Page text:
High school graduation is a time for reflection. In interviews with staff writer Donald Huff, three D.C. area coaches discussed their feelings as they watched senior athletes shed helmets, pads and uniforms for caps and gowns.
Paul (Red) Jenkins often thinks of his own high school days at Mount Vernon when caps and gowns are distributed at W.T. Woodson. It is a joyful but painful experience.
"Never missed one graduation, either here or at Annandale (where he taught three years) or Gonzaga (one year)," said Jenkins, the school's basketball coach. "You're sorry things have to end and you'd like to have the same group of athletes again but you can't, so you smile and wish them well.
"This time of the year is special for everyone - the kids, teachers, parents and the coaches. You just hope, as a coach, you've helped them in some small way."
Each graduation, Jenkins gathers his basketball players and the cheer-leaders and takes a group picture. He keeps each picture in a small room at the school, along with dozens of other clippings, awards and mementoes.
"I go in there sometimes and just sit and look at the pictures, he said.
Jenkins, who has been at the Fairfax school 16 years, remembers one special evening at the senior class awards banquet in 1964. He was asked to say a few words. Jenkins, who had just enjoyed his first winning season as a head coach, received a standing ovation. He broke down and cried.
"There's nothin wrong with crying. Coaching is a people business, and you feel good when your kids have grown up and are ready to move on," he said.
The West Virginia native is a happy-go-lucky preacher of love and team-work. He has excellent rapport with people, especially his players. Many seek out the slighty built, red-haired George Washington University graduate for advice on everything from romance problems to what color car they should buy.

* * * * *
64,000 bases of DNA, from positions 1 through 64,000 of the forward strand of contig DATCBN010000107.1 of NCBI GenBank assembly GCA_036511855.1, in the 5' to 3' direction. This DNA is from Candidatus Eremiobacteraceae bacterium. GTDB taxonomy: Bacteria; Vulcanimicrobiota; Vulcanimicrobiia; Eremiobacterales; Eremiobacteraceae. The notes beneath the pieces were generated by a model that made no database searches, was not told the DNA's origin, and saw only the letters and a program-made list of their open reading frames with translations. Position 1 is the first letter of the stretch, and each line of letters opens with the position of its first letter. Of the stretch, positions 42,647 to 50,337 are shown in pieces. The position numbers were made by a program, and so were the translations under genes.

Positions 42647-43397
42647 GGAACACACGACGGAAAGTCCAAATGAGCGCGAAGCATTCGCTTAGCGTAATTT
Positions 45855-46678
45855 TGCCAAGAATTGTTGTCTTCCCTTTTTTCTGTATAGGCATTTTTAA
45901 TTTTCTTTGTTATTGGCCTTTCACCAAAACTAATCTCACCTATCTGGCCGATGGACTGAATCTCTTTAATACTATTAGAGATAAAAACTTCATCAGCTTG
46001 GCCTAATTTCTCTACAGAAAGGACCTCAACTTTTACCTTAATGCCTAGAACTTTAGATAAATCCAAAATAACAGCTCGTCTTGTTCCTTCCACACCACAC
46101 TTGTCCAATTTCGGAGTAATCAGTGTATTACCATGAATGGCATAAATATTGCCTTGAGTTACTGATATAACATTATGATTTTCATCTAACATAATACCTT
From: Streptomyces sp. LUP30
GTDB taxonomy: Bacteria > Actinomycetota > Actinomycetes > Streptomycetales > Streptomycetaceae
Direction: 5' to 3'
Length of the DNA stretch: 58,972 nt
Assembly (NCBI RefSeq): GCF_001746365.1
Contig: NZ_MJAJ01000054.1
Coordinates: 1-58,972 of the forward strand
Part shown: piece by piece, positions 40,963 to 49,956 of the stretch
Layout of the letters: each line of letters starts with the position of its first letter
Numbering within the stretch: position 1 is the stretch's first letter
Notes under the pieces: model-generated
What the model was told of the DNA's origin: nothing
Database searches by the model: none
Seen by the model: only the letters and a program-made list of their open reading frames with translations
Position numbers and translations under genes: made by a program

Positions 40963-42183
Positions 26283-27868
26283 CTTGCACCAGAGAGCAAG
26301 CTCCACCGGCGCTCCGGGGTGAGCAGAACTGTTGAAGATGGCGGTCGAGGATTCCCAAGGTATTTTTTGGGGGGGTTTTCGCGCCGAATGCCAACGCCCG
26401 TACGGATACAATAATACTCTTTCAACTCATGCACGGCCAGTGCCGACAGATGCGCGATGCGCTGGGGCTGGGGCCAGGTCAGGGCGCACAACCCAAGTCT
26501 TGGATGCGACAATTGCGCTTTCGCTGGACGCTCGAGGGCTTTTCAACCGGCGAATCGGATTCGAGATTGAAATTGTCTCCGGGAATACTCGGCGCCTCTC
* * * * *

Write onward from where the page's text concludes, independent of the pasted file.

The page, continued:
Jenkins has been something of a pioneer in helping Northern Virginia gain recognition in an area in which the District and Carholic schools have dominated. He was the first coach to bring his all-white across the bridge to play in most of the everything-goes summer basketball leagues.
"Basketball is basketball. If you want the best team, you have to play the best," he said.
Jenkins proudest achievement was helping two black transfer students from Luther Jackson in Alexandria get into college.
Walter Hawkins and Skip Brandon were vocational students at the all-black school before it closed. According to Jenkins, "they had never even taken an achievement test."
"People told me to forget about them." Jenkins said "I refused. Both were exceptionally good players, but no one had taken the time to force them to apply themselves academically," said Jenkins, with a bit of anger.
With Jenkins' help, both Hawkins and Brandon went to Chanute (Kan.) Junior College. Hawkins went on to Utah, playing with Mike Newlin of the Houston Rockets, while Brandon enrolled at Oral Roberts.
Brandon now is a regional manager of a shoe company in Maryland and Hawkins a playground director with the Fairfax County Recreation Department.
"I know I wouldn't have a degree or be where I am today if it wasn't for Red," said Hawkins. "He was honest and fair with us. He didn't have to play us. With things the way they were then, Red had no hangups with color. He gave us the opportunity and then convinced us to go to school. I had no intention of going, but he kept insisting."
"I want my players to be good people first. Good people make good basketball players," he said. "And they are good people."
Jenkins gets a special feeling when his former players graduate from colleege. When John Picorak (Davidson) and Mike Sheehan (William & Mary) finished medical school recently, Jenkins commended them and insisted on "a free physical exam for life."
"I've had great players and hated to lose them. The pain is there when they leave but you start to forget a little when the new ones come in. Those are the ones you must worry about now."